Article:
My vote goes to Curlin, especially because he would have in all liklihood destroyed the same crop of 3yo's as BB once they try him in the fall.

Do not understand why IEAH can not run him post triple crown.

I understand not going to the BC, due to the surface, but why not try turf again, emulate Secretariat and try the Arlington Million?

IEAH is publicly trying to position themselves as caring about the game, but that will all ring very hollow if they suddenly retire him, especially if they do not at least come up with a cheesy excuse.

Anonymous said...

Or since they are a hedge fund, perhaps IEAH can wager some of their stallion syndication proceeds and challenge Curlin to a match race?

Anonymous said...

To answer someones recent comment, my guess is 75% of the horses running on any given NYRA card are on steroids to varying degrees.

I would be surprised if the triple crown participants did not reach that threshold at the minimum.

They are used to control menstrual cycles in fillies, and to replace muscle lost on male horses post gelding, and to "increase appetite" in all horses, at least those are the "therapuetic" use.

In reality, just like in humans, they build muscle mass and have the same side effects, including lack of flexibility which is often deadly.

More weight, less flexibility = more breakdowns.

IMHO, this is the main reason for the supposed increase in fragility, which in truth is all anecdotal since no real stats were kept regarding breakdowns until recently.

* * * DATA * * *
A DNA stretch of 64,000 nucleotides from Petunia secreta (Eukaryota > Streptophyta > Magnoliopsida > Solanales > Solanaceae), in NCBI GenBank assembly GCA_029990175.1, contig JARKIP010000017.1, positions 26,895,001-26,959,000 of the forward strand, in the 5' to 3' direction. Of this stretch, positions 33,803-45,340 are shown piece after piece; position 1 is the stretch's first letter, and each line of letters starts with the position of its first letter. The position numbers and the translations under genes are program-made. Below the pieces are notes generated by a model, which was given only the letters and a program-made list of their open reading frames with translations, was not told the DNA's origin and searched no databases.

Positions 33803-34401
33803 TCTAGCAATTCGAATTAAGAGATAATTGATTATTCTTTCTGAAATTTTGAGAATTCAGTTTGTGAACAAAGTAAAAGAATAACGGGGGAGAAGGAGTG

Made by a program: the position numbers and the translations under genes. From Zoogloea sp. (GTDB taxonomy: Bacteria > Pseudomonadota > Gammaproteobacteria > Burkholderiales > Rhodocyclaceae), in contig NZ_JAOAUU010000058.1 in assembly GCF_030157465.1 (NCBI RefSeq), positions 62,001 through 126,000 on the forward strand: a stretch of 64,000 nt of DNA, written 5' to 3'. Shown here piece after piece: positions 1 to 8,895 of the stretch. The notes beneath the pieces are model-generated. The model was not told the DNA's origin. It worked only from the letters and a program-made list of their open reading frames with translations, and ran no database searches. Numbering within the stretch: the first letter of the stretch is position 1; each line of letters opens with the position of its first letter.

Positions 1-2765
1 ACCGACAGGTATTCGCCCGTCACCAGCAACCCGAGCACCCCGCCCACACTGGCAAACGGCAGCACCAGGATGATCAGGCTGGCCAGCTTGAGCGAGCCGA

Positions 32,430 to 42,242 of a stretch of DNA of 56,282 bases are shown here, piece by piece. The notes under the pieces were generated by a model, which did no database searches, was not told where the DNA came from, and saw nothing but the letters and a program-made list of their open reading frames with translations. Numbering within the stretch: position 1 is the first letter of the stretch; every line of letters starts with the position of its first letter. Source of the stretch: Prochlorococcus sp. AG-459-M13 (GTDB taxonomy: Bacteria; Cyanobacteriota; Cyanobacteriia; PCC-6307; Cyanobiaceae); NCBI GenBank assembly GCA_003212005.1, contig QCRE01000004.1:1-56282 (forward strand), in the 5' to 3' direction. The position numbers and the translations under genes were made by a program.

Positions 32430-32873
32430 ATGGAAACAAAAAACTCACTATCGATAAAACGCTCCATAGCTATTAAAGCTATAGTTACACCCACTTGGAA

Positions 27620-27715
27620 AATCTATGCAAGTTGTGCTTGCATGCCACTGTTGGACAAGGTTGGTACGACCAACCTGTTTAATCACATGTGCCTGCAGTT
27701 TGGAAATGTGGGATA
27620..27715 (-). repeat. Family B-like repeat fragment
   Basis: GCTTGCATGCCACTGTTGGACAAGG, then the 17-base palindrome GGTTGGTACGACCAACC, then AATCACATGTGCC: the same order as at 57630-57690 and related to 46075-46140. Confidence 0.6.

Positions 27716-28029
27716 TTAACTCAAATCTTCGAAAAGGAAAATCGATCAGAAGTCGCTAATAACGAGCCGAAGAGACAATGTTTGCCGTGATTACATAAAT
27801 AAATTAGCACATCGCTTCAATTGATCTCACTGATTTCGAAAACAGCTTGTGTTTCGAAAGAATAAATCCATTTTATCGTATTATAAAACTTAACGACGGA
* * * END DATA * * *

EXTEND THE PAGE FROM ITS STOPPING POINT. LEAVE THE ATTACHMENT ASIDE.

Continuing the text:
Anonymous said...

i have no complaints about horse racing. just complaints about horse racing fans. never happy with whats going on, always comparing what happened 30 years ago. stop crying and just enjoy it. i can not remember a year since i have had internet that no "fan" was bitching about horse racing

steve in nc said...

I too am tired of the complaining, at least when it comes without proposed remedies.

Would there be any legal/logistical problem with limiting the BC and certain other top races to progeny of sires who race at leasr 4 times as a 4 YO? Antitrust issues? Or just that everyone in the sport would rather complain about the lack of enduring stars than do anything to make it happen?

Anonymous said...

Barry Bonds*

Big Brown**

(steroids and greed)

Brett said...

El Angelo great question but the answer is easy Curlin. He would have beaten the best horses on the dirt and grass in one year. Big Brown would have just beaten a bunch of below average 3 YO's.

El Angelo said...

There's no legal problem with that solution, but that wouldn't work in reality: someone would instantly start up a rival to the BC and the other top races to be all-inclusive, offer a ton of purse money, get all the good horses and the betting, and gut the BC in the process. That solution would also kill turf racing based on Euro sires; most of them don't race past age 3 either.

I fail to see what's wrong with accepting that racing is a niche sport and that we should be concentrating our efforts on making it better for the fans/patrons by lowering the takeout, making wagering easier, etc., than trying to get Curlin to be on page 1 of the sports section twice a year.

El Angelo said...

Brett, I agree 100%. But it's just amazing to consider that a Triple Crown winner wouldn't be the favorite for Horse of the Year; and while Curlin is quite good, he's not a top-20 all time horse good.